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Re: Executing script-inserted external scripts in insertion order

From: Adam Barth <w3c@adambarth.com>
Date: Sun, 17 Oct 2010 21:36:06 -0700
Message-ID: <AANLkTinPFNCYVQzucf0dNyTWwbmJadBtwedbD1ncxndj@mail.gmail.com>
To: Boris Zbarsky <bzbarsky@mit.edu>
Cc: Getify <getify@gmail.com>, public html <public-html@w3.org>
On Sun, Oct 17, 2010 at 9:13 PM, Boris Zbarsky <bzbarsky@mit.edu> wrote:
> On 10/17/10 11:59 PM, Adam Barth wrote:
>> Can you provide examples of sites that break?
> He already did earlier in this thread, no?

Sorry, Tony's having trouble getting his email through to the list.
He looked at (some of) the sites listed before and didn't see any
problems.  Maybe we need to study them in more detail.

>>> I think it even further underscores the need for a spec change (that all
>>> the
>>> browsers can agree on) which gives a reliable and straightforward answer
>>> to
>>> "parallel-load-serial-execute" use case in a performance-oriented and
>>> feature-testable way.
>> Isn't this what defer does?
> No, because that defers the scripts to onload.  The goal here is to execute
> a set of scripts as soon from now as possible, but in a particular order.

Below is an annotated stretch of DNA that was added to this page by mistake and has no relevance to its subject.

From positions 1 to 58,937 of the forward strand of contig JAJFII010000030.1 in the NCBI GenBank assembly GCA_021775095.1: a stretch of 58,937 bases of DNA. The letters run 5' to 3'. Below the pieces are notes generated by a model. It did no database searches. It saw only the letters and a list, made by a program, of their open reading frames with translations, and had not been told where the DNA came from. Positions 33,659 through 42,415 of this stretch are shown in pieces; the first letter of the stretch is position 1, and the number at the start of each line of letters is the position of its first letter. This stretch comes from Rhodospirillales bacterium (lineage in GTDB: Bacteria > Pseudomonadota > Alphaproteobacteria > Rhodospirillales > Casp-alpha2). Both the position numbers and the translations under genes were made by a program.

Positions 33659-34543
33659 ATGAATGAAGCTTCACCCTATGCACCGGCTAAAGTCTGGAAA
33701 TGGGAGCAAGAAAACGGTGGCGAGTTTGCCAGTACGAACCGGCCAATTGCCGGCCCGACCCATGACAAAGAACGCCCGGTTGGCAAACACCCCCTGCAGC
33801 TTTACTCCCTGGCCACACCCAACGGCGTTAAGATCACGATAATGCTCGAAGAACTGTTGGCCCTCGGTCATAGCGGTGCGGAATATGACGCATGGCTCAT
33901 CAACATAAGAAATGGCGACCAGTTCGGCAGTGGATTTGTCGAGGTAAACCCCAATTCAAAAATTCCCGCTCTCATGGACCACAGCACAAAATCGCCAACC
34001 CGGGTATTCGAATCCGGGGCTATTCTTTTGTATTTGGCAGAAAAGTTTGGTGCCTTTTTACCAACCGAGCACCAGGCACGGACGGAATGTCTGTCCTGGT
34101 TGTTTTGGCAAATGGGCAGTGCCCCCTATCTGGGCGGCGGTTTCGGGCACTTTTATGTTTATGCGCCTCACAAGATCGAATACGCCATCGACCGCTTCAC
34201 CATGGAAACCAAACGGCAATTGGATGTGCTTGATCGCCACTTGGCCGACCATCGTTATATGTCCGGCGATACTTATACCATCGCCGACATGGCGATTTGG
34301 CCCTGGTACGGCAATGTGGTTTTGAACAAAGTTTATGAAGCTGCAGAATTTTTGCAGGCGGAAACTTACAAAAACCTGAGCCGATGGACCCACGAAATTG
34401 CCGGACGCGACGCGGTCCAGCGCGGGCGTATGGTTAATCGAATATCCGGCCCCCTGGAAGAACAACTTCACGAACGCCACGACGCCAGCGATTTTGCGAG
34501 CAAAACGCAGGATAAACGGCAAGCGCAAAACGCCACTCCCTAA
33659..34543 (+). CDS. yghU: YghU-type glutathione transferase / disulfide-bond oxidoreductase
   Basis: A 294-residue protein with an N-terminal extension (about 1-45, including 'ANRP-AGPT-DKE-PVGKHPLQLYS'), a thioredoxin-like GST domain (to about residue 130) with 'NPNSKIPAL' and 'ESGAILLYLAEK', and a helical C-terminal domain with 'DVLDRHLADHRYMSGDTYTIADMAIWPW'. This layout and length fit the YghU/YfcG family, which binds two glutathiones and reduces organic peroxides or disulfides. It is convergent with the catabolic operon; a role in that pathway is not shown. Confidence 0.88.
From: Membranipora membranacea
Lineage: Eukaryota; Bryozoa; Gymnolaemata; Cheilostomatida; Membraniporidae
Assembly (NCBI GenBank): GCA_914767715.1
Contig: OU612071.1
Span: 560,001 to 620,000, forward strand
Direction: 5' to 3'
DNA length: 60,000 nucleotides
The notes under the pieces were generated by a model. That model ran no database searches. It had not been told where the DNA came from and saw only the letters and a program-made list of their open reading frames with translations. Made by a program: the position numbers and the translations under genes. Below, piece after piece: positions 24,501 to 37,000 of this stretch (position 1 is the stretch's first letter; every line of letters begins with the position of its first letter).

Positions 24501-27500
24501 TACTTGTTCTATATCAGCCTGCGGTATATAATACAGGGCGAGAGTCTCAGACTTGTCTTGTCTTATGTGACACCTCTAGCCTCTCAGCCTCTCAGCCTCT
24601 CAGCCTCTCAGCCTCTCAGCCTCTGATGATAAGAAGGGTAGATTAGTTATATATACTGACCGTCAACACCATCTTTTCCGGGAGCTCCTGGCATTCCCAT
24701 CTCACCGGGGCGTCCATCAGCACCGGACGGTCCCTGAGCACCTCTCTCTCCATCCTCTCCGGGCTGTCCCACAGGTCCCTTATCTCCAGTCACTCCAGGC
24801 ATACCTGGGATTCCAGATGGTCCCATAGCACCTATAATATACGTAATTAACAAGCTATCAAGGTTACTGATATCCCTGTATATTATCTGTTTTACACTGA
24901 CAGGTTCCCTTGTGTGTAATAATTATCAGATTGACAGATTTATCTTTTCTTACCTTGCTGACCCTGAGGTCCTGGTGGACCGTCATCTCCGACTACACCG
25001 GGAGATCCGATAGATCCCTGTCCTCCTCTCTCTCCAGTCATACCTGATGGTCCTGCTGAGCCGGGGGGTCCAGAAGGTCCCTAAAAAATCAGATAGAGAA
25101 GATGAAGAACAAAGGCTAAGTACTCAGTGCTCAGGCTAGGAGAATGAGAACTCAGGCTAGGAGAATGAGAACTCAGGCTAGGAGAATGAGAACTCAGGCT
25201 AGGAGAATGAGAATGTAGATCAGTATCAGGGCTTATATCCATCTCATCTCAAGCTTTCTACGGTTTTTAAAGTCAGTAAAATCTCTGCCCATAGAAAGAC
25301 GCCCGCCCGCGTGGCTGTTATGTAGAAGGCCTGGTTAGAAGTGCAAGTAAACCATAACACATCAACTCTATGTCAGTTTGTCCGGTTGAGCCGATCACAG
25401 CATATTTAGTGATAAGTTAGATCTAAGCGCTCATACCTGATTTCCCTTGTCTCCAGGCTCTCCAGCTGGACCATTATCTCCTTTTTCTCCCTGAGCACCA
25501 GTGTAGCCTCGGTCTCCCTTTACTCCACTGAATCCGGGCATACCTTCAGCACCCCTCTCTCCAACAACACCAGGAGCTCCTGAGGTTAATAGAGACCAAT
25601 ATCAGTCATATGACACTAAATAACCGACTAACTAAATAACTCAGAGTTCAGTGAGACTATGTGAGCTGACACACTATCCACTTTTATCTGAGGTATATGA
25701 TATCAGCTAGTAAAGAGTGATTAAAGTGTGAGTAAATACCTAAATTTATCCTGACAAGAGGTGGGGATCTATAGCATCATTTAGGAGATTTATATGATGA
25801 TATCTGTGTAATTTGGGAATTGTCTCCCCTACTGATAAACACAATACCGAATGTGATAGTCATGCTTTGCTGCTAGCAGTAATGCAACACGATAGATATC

I believe defer doesn't wait until onload.  It just wants for parsing
to be finished, which is considerably earlier:


That's seems like a good balance of performance and predictability.
The scripts are loaded in parallel, but executed in order relative to
each other and relative to inline / external scripts in the document.

>>> Since Webkit has made this change that is in a non-compat way with
>>> existing
>>> content, are they willing to support the proposed change as a
>>> feature-testable addition (to spec and the browsers) that provides an
>>> answer
>>> to the use-case?
>> I believe tonyg said that he thought the proposed change would slow
>> down a bunch of real-world web sites that use script-inserted scripts
>> to achieve parallel loading in existing browsers.
> 1)  Which change(s) are we talking about here??  There are at least 3
> mutually exclusive proposed changes at this point, I think.

Honestly, I'm lost w.r.t. all the proposals.  There was something
about an ordered property that I never understood.  There was a
proposal to make non-async script-inserted scripts have order relative
to themselves (and possibly relative to other things).  There was a
proposal to have async have different semantics on parser- and
script-inserted scripts.

> 2)  I'd be interested in mention of actual sites that are slowed down by the
> changes in question (esp. the one where async is just allowed to apply to
> script-inserted stuff.

Well, every site on the Internet that uses more than one
script-inserted script without an async attribute.  The proposal was
to add an ordering dependency between these scripts.  This has been
advocated by web performance experts for a while.  For example, read
this article:


In many situations, the Script DOM Element is a good choice. It works
in all browsers, doesn’t have any cross-site scripting restrictions,
is fairly simple to implement, and is well understood.

Received on Monday, 18 October 2010 04:37:11 UTC

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